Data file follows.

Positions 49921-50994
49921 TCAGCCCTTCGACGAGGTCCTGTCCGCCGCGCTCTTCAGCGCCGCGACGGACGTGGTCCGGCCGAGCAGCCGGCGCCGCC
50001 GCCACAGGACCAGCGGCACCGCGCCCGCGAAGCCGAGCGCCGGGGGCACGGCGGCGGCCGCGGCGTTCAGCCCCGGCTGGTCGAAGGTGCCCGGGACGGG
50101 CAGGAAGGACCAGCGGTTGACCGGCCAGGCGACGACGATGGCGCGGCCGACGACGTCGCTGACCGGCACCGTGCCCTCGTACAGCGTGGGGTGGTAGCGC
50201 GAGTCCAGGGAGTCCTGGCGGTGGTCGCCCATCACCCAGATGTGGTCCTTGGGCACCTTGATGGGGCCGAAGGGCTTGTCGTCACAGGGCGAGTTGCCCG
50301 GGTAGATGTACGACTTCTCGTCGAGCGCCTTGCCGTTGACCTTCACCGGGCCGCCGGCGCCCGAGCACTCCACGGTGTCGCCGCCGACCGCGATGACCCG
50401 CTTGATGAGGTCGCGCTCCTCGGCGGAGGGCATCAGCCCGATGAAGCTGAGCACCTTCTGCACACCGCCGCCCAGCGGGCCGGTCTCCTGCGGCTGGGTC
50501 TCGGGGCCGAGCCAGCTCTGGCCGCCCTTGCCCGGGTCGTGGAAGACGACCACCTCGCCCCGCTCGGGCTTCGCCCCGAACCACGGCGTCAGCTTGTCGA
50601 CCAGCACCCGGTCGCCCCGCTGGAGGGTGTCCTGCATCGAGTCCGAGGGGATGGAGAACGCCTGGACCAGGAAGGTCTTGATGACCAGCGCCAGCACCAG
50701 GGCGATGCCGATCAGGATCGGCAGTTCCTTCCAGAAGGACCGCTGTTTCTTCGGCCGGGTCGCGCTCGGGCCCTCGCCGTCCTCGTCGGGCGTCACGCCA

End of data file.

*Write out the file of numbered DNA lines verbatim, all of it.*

Positions 49921-50994
49921 TCAGCCCTTCGACGAGGTCCTGTCCGCCGCGCTCTTCAGCGCCGCGACGGACGTGGTCCGGCCGAGCAGCCGGCGCCGCC
50001 GCCACAGGACCAGCGGCACCGCGCCCGCGAAGCCGAGCGCCGGGGGCACGGCGGCGGCCGCGGCGTTCAGCCCCGGCTGGTCGAAGGTGCCCGGGACGGG
50101 CAGGAAGGACCAGCGGTTGACCGGCCAGGCGACGACGATGGCGCGGCCGACGACGTCGCTGACCGGCACCGTGCCCTCGTACAGCGTGGGGTGGTAGCGC
50201 GAGTCCAGGGAGTCCTGGCGGTGGTCGCCCATCACCCAGATGTGGTCCTTGGGCACCTTGATGGGGCCGAAGGGCTTGTCGTCACAGGGCGAGTTGCCCG
50301 GGTAGATGTACGACTTCTCGTCGAGCGCCTTGCCGTTGACCTTCACCGGGCCGCCGGCGCCCGAGCACTCCACGGTGTCGCCGCCGACCGCGATGACCCG
50401 CTTGATGAGGTCGCGCTCCTCGGCGGAGGGCATCAGCCCGATGAAGCTGAGCACCTTCTGCACACCGCCGCCCAGCGGGCCGGTCTCCTGCGGCTGGGTC
50501 TCGGGGCCGAGCCAGCTCTGGCCGCCCTTGCCCGGGTCGTGGAAGACGACCACCTCGCCCCGCTCGGGCTTCGCCCCGAACCACGGCGTCAGCTTGTCGA
50601 CCAGCACCCGGTCGCCCCGCTGGAGGGTGTCCTGCATCGAGTCCGAGGGGATGGAGAACGCCTGGACCAGGAAGGTCTTGATGACCAGCGCCAGCACCAG
50701 GGCGATGCCGATCAGGATCGGCAGTTCCTTCCAGAAGGACCGCTGTTTCTTCGGCCGGGTCGCGCTCGGGCCCTCGCCGTCCTCGTCGGGCGTCACGCCA